The Regifting Queen of the Family
Dr. James L. Snyder
Sitting around the Christmas tree with my family and opening up Christmas presents stirred fond memories of my Aunt Edith. She was known as The Regifting Queen of our family. And believe me, she earned that name quite well.
Most of the family didn’t catch on to what she was doing. I know I didn’t realize it until several years before she passed.
Little did we know that when we gathered as a family at Christmas time, the gifts we received from Aunt Edith were regifted. I had no idea what that meant then, but I was to find out what it was all about.
One of my cousins caught on first. One Christmas, he received a gift that he remembered from last Christmas, which was given to her. At first, he thought he was imagining things, but as the gifts kept going around, he began to notice that the gifts given to his family members were given to his Aunt Edith last year.
She had it very well worked out because nobody got a gift from her that they gave to her the year before. When my cousin mentioned this to me, I thought he was joking, and I just went along with him. But I was to realize that maybe what he was saying was true.
I started paying attention to the gifts Aunt Edith gave to the family so I could remember them for next year. And sure enough, the following year, people received gifts from Aunt Edith that had been given to her the year before.
My cousin looked at me, looked back, and we just smiled, hoping we could keep our secret.
Based on that thought, my cousin and I gave Aunt Edith a present we would want the following year. Sure enough, those gifts appeared to our family from good old Aunt Edith. Everybody smiled, thankful for Aunt Edith’s thoughtfulness at Christmas time.
That was the one thing my cousin and I looked forward to each year. And the thing was, everybody got from Aunt Edith a present they gave her the year before. She was very good at this regifting.
We discovered that when Auth Edith got a Christmas gift, she always put the giver’s name on the gift. That way, she would not get the gifts mixed when she regifted them.
My cousin and I let it fly because we did not want to embarrass Aunt Edith. She was such a wonderful lady, and we felt that if that was her way of celebrating Christmas, so be it.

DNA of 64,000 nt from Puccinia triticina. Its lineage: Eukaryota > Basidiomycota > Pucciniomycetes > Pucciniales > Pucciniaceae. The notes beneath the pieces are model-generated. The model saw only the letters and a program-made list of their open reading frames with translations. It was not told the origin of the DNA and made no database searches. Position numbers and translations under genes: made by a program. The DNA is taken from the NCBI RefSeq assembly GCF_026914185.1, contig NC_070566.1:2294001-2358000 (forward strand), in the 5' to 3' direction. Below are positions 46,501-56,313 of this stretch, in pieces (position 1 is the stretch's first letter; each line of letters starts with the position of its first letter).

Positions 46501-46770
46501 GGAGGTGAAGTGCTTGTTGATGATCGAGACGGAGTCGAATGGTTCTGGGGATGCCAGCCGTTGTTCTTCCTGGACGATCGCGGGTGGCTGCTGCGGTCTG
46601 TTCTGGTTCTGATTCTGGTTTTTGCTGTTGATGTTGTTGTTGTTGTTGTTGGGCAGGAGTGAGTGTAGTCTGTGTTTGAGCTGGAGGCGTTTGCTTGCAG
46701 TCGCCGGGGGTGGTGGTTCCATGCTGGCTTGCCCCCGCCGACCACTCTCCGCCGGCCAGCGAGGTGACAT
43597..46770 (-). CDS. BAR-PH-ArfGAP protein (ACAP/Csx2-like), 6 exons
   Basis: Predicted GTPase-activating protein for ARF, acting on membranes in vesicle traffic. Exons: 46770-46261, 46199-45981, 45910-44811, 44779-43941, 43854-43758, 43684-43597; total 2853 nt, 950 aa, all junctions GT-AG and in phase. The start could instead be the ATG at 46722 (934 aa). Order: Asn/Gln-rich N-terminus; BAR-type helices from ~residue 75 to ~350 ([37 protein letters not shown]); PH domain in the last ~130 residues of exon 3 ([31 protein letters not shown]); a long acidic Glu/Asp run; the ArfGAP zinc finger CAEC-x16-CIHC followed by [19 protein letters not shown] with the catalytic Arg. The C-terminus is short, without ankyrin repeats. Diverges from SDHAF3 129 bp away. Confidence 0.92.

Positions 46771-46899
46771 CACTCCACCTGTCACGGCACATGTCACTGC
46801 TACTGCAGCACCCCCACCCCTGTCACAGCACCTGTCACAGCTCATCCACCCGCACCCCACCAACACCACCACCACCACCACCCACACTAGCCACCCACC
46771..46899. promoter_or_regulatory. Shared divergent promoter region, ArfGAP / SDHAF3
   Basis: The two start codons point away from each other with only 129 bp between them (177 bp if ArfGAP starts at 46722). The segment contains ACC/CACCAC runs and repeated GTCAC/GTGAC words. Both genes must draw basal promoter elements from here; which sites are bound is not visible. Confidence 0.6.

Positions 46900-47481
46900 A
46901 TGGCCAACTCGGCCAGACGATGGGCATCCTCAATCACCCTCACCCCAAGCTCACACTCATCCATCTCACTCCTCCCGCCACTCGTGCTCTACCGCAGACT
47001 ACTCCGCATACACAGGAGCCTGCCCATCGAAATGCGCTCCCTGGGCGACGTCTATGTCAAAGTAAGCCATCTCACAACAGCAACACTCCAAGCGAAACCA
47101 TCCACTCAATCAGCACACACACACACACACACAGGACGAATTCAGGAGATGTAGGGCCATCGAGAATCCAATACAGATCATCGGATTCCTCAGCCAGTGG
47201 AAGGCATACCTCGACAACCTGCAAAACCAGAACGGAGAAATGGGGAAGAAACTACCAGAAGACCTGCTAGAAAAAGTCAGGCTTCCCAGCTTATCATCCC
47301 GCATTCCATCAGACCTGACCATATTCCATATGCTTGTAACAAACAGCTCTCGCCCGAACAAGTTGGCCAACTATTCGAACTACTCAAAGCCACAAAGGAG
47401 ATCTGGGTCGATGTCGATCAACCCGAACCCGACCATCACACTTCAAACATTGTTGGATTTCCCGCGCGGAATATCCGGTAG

As the years went on, Aunt Edith got older. No surprise there. Everybody gets older. But as she got older, her memory began to play tricks on her.
I began to notice one year when Aunt Edith gave me a Christmas present that I gave her the year before. Up to this time, that had never happened. She was very particular in how she distributed her regifting.
As I opened my gift from her, I began to chuckle because it was what I gave her last year. I didn’t say anything because I respected her and everybody makes mistakes. I just went along with her regifting program.
I almost told my cousin, but I thought I’d just better leave everything under the table at this point. After all, Christmas is a merry time of the year, and I didn’t want to sabotage the merry element.
Watching Aunt Edith throughout the year, I noticed her memory was slipping. With that in mind, I was anxious for Christmas to come and see how Aunt Edith would handle her regifting.
As it turned out, that year was the last year Aunt Edith was around for Christmas. It was a special Christmas, although we did not know it then.
As the gifts were being passed around and as people began opening their gifts from Aunt Edith, people began to recognize that this was a gift they had given her last year. It was hard for me to believe, but everybody got from Aunt Edith what they had given her the Christmas before.
After all those years of meticulously regifting those Christmas presents, it was finally catching up. Nobody knew what to do or say at that point. Everybody just thanked Aunt Edith for her wonderful Christmas presents. Nobody realized what was happening, but Aunt Edith confused the names on the gifts as the “for” and not the “from.”
It wasn’t until Aunt Edith’s funeral that people began to share their ideas about Christmas. Someone said, “Did you know that at the last Christmas party, I received a gift from Aunt Edith that I gave her the year before?”
When she said that, everybody began to laugh and had the same story to tell. Aunt Edith had been meticulously regifting all her Christmas presents for all those years, and nobody knew it until her last Christmas.
What I took away from it is that if I’m going to give a gift, I should give a gift I want to receive myself. And I must thank good old Aunt Edith for that thinking.
I couldn’t help but think of a Bible verse. “Be not deceived; God is not mocked: for whatsoever a man soweth, that shall he also reap” (Galatians 6:7-8).
Whatever I do to others will finally come back on me. Give what you want to receive is my motto.
Dr. James L. Snyder lives in Ocala, FL with the Gracious Mistress of the Parsonage. Telephone 1-352-216-3025, e-mail email@example.com, website www.jamessnyderministries.com.